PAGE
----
Monday, November 26, 2007

It's Kind of Sad Being an Atheist

Declaring oneself an atheist is, by itself, a purely negative statement. Being atheists means that, in the absence of some proof that a god(s) rules the universe, we don’t believe in any such god(s). We of course feel forced to define ourselves this way in a country where roughly 85% of the population believes literally in heaven and miracles.

But “atheist” is still an uncomfortable designation, since we don’t want to define ourselves solely on the basis of a negative belief. So what are we to do? The answer is not at all obvious. Many of us (including me) consider ourselves to be secular humanists. This means to me that we hold the same beliefs as any right-thinking liberal person: love, appreciation of the beauty of the earth and of cultural human endeavors, and the rights of all people to have access to a happy and fulfilling life. In the atheist Thomas Jefferson’s ringing phrase in the Declaration of Independence: “We hold these truths to be self-evident, that all men are created equal,…” (Yes, the rest of that sentence unfortunately mentions “their Creator”, but the impact of the “self-evident” phrase is not lessened thereby).

A movement called The Brights ( has proposed a solution to this quandary. I feel sympathetic to their statement of principles, but personally find it still too undifferentiated. Perhaps we atheists should extend our self-designation slightly to something like: Atheists Who Also Seek to Live Full, Loving, and Generous Lives. Too long a name, of course, but maybe a start.

Sunday, November 11, 2007

Night and Day

(with apologies to Cole Porter)

Night and Day, You made neither one.
Without You we have both the moon and the afternoon sun.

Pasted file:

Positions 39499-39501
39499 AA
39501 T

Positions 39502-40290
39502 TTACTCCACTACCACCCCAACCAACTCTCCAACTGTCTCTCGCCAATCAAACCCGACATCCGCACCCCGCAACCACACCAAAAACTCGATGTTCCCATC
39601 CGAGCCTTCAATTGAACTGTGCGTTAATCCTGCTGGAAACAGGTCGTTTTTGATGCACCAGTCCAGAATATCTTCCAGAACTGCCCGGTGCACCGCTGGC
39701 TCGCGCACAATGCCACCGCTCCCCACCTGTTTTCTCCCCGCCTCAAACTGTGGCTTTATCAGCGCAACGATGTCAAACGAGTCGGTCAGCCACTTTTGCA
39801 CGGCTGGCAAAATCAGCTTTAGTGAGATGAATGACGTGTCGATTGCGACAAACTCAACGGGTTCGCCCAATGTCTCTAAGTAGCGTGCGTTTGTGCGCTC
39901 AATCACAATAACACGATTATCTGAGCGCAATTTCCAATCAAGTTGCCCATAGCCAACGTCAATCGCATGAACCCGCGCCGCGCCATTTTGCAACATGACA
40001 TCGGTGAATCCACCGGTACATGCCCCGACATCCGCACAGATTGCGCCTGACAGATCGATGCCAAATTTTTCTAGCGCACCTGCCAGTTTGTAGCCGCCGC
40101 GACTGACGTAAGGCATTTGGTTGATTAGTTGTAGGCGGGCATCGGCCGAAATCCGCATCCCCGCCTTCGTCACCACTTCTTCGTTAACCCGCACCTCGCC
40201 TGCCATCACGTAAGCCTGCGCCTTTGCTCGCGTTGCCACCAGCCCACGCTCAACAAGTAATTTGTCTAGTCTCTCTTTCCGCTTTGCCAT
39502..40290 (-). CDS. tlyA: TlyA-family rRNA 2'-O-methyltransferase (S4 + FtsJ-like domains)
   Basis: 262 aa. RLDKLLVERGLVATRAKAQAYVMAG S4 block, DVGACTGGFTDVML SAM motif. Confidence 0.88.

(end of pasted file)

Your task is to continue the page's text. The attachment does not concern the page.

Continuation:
People search both near and far,
For a god, whatever You are,
They think of you night and day.
Day and night, why is it so,
That this longing for You follows wherever they go?
In the roaring preacher's boom,
in the darkness of a lonely room,
They think of you night and day.
Night and day, it really gets to me,
there's an oh, such a bilious anger
burning inside of me.
And its torment won't be through
‘til it’s clear the world does move along without any You,
day and night, night and day.

Sunday, November 4, 2007

The God Assumption and the (n) Principles of Atheism

About 100 years ago, the great French scientist and mathematician Pierre-Simon Laplace created the first correct theory of the nebular origin of the solar system. The Emperor Napoleon heard about Laplace's theory, and said to him: "M. Laplace, they tell me you have written this large book on the system of the universe, and have never even mentioned its Creator." Laplace’s delicious reply to Napoleon was: “Sire, I did not need to make such an assumption”.

My appreciation of Laplace’s blunt response to Napoleon prompted me to start a list of Principles of Atheism. Other such lists already exist, and mine is certainly incomplete. So input from readers of this blog would be greatly appreciated.

1. In the spirit of Laplace, we have no need for a God/Creator assumption, nor any reason to make any such hypothesis.

2. All theist religions, whether living (e.g., Christianity), marginal (Zoroastrianism, etc.) or dead (Norse mythology, etc.), represent equally primitive superstitions. There's really no reason to believe in any of them. You seen one god(s), you seen them all.

3. As I discussed in my previous blog, no miracles are allowed anywhere in the universe, including of course here on Earth. Miracles break physical laws, and are therefore no fair.

4. We atheists have no holy book preaching that non-believers either should be killed, and/or face eternal damnation. So, as humanists, we are at least as kind and generous to our fellow humans as are members of any organized superstitious group.